For an elixir that makes human existence possible, water does not get the credit it deserves. Nor does this most precious of resources attract the sort of everyday attention that, say, oil does. That is to the detriment of everybody. On the global and country levels, two pieces of depressing data — from among a multitude of terrifying statistics and projections — illustrate why: more than two billion people around the world do not have access to clean water, and over 600 million Indians have to live with high-to-extreme water stress.
There is much uncertainty surrounding water, whether with availability or quality, but we can be certain about one reality: it is the poor and the marginalised who suffer the most from lack of access to clean water, and have the least in terms of the means to buy their way out of the crisis. This is an issue that the Union and state governments understand well enough, which explains the importance attached to water programmes such as the ambitious and far-reaching Jal Jeevan Mission (JJM).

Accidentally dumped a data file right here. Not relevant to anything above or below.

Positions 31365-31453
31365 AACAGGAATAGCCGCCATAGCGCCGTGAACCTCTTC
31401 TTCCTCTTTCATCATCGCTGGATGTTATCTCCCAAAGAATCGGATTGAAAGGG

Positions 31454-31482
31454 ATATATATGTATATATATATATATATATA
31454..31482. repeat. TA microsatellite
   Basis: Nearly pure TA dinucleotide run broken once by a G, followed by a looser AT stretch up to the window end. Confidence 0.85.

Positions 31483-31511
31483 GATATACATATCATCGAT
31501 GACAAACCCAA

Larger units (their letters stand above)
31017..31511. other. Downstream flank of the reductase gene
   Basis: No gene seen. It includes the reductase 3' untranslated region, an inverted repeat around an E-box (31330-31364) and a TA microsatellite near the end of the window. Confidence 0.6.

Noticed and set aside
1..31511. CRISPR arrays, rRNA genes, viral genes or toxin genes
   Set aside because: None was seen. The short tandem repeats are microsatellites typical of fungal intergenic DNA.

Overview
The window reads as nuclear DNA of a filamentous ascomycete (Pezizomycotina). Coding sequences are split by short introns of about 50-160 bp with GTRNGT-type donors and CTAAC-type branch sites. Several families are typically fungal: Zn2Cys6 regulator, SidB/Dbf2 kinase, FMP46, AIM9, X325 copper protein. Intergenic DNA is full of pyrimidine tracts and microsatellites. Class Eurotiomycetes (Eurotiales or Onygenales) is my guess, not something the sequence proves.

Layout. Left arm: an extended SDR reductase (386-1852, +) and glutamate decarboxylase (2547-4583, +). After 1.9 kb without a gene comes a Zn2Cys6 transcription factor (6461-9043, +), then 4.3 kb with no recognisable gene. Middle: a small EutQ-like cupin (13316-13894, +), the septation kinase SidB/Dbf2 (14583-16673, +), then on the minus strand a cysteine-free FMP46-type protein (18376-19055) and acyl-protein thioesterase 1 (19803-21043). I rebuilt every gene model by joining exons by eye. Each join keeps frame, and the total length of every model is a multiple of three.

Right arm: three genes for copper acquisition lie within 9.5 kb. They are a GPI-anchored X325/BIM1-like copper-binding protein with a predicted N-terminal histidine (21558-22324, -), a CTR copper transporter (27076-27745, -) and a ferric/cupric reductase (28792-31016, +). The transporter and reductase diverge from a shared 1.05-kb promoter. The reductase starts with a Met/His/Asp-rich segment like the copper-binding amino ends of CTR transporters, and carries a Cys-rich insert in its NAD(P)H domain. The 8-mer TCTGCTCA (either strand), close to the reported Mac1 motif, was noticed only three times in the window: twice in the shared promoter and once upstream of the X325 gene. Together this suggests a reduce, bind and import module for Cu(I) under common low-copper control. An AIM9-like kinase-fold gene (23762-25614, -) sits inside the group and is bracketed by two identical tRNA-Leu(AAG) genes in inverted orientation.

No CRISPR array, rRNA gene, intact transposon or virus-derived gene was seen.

Civil society organisations have pitched in with support for government efforts to ease India’s water woes. The Tata Trusts, for their part, have contributed to the water cause with a range of initiatives that have reached some 4.5 million people in 7,000-plus villages in 15 states. Our cover story examines the minutiae of these multidimensional endeavours and the difference they make for village communities, particularly women.
This edition of Horizons also features interviews with personalities who stand out in their chosen fields. Bharat Lal, currently heading the National Centre for Good Governance and previously the founder director of JJM, expounds on the water issue and how the country is tackling it; Poonam Muttreja, executive director of the Population Foundation of India, explains the social, economic and political implications of India becoming the most populous nation in the world; and social activist Priti Patkar talks about the progress made on two critical subjects: human trafficking and child rights.
In Centre Stage, and in the accompanying Showcase section, we focus on women weavers from Assam who have been given a leg up by Antaran, the crafts-based livelihood programme. Our feature stories segment comprises a women-centric skilling project with cybersecurity on its mind; a study that has tracked Covid’s impact on school education; an initiative to improve government health facilities in Madhya Pradesh; and an early-education programme in Karnataka that concentrates on childcare centres and the tutors there. Wrapping it up is Rahul Srivastava with a telling perspective on urban planning and design in India.Christabelle Noronha
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